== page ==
Where a water table exists at a shallow depth in an unconsolidated aquifer, bored wells can furnish small quantities of water at minimum cost. Bored wells are constructed with band-operated or power-driven earth augers. Hand augers are available in several shapes and sizes, all operating with cutting blades at the bottom that bore into the ground with a rotary motion.
When the blades are full of loose earth, the auger is removed from the hole and emptied; the operation is repeated until the desired hole depth is reached. Hand-bored wells seldom exceed 20cm in diameter and 15m in depth. Power-driven augers will boreholes up to 1m in diameter and, under favorable conditions, to depths exceeding 30m. The auger consists of a cylindrical steel bucket with a cutting-edge projecting from a slot in the bottom.
The bucket is filled by rotating it in the hole by a drive shaft of adjustable length. When full, the auger is hoisted to the surface and the excavated material is removed through hinged openings on the side or bottom of the bucket. Reamers, attached to the top of the bucket, can enlarge holes to diameters exceeding the auger size.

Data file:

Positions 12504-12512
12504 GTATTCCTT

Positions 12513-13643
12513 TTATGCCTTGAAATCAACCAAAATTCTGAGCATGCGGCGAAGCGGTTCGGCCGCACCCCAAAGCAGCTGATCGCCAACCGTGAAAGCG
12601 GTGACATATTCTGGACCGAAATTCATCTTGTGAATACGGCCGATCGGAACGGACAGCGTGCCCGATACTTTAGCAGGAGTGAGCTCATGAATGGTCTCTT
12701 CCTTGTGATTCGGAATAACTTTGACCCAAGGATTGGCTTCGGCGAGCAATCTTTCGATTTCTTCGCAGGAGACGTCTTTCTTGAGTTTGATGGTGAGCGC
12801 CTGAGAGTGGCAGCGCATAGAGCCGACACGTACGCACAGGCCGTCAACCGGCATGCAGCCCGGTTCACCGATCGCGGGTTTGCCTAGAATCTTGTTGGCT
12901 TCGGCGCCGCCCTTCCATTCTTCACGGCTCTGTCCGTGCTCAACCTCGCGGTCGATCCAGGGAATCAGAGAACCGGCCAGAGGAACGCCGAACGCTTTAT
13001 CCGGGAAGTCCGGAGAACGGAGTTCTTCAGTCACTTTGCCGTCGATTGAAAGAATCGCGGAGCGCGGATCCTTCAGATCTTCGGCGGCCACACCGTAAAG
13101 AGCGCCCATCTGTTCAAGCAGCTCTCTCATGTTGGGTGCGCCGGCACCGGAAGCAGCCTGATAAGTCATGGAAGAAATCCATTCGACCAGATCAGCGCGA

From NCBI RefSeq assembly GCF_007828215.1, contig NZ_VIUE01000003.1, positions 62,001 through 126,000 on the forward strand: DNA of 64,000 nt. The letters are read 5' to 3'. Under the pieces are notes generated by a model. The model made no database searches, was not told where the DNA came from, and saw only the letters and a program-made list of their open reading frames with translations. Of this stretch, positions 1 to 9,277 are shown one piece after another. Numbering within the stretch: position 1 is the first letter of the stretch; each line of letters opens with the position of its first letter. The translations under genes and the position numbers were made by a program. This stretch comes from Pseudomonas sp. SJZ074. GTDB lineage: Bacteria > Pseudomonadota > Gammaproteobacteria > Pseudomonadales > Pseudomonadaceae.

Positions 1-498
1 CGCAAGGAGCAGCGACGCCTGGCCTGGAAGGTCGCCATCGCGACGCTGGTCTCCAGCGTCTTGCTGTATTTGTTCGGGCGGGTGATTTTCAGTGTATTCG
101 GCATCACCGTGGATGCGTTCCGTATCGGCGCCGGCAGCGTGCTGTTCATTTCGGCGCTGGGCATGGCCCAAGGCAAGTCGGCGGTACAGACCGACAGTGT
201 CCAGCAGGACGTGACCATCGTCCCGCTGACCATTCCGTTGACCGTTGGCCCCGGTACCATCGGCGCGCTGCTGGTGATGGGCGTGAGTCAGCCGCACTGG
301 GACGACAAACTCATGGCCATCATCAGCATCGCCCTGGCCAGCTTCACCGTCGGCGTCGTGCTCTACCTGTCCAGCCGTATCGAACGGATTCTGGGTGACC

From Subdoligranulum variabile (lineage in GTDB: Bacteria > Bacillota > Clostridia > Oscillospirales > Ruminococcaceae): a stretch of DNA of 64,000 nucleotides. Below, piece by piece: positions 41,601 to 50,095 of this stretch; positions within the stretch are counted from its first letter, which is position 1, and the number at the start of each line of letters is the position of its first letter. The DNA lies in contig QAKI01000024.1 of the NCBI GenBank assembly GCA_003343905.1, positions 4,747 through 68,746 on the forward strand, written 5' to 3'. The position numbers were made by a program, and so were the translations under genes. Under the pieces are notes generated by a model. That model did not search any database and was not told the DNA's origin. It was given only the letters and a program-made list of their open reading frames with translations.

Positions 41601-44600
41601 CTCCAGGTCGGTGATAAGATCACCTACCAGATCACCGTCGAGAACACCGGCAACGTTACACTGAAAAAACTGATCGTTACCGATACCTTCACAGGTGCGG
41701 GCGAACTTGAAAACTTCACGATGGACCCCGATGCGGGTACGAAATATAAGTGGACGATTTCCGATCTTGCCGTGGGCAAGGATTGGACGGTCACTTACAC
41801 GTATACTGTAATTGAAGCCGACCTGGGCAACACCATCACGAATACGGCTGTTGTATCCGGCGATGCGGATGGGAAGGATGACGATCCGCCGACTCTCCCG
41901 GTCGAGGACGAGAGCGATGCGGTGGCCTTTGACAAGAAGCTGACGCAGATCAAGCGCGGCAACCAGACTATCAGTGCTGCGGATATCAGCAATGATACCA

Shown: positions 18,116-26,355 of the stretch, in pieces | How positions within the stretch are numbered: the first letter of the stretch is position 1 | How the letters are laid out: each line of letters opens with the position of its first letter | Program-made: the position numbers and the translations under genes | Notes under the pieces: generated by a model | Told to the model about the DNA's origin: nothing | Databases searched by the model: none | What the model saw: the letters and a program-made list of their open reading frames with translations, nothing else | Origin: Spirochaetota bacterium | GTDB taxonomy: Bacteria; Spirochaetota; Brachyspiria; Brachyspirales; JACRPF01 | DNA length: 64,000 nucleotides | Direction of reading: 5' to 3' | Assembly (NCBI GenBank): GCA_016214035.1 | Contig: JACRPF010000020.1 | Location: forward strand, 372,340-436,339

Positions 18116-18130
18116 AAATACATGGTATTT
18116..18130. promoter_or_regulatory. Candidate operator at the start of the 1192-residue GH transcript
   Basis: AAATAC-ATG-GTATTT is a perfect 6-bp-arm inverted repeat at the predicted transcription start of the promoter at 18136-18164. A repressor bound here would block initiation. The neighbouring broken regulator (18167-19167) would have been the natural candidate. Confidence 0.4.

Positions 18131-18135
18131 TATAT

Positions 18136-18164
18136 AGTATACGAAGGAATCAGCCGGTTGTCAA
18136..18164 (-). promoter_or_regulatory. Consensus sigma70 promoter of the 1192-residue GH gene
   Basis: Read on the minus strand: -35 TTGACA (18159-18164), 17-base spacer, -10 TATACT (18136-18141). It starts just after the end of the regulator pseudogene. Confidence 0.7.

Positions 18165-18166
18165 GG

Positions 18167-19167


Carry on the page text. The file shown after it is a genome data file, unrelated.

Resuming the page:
A continuous-flight power auger has a spiral extending from the bottom of the hole to the surface. Cuttings are carried to the surface as on a screw conveyor, while sections of the auger may be added as depth increases. The simple equipment, usually truck-mounted, can be operated rapid by one person and functions to depth exceeding 50m in unconsolidated formations that do contain large boulders.
Augers work best in formations that do not cave. Where loose sand and gravel are encountered in a large-diameter hole, or the boring reaches the water table, it may be necessary to lower a concrete or metal casing to the bottom of the hole and continue boring inside. After the desired depth is reached, the permanent well casing and screen are entered in the hole, the outer casing is removed, and the peripherical space is backfilled with gravel.
Augers sometimes supplement other well- drilling methods where sticky clay formations as encountered; here augers are most effective than any other penetrating device.
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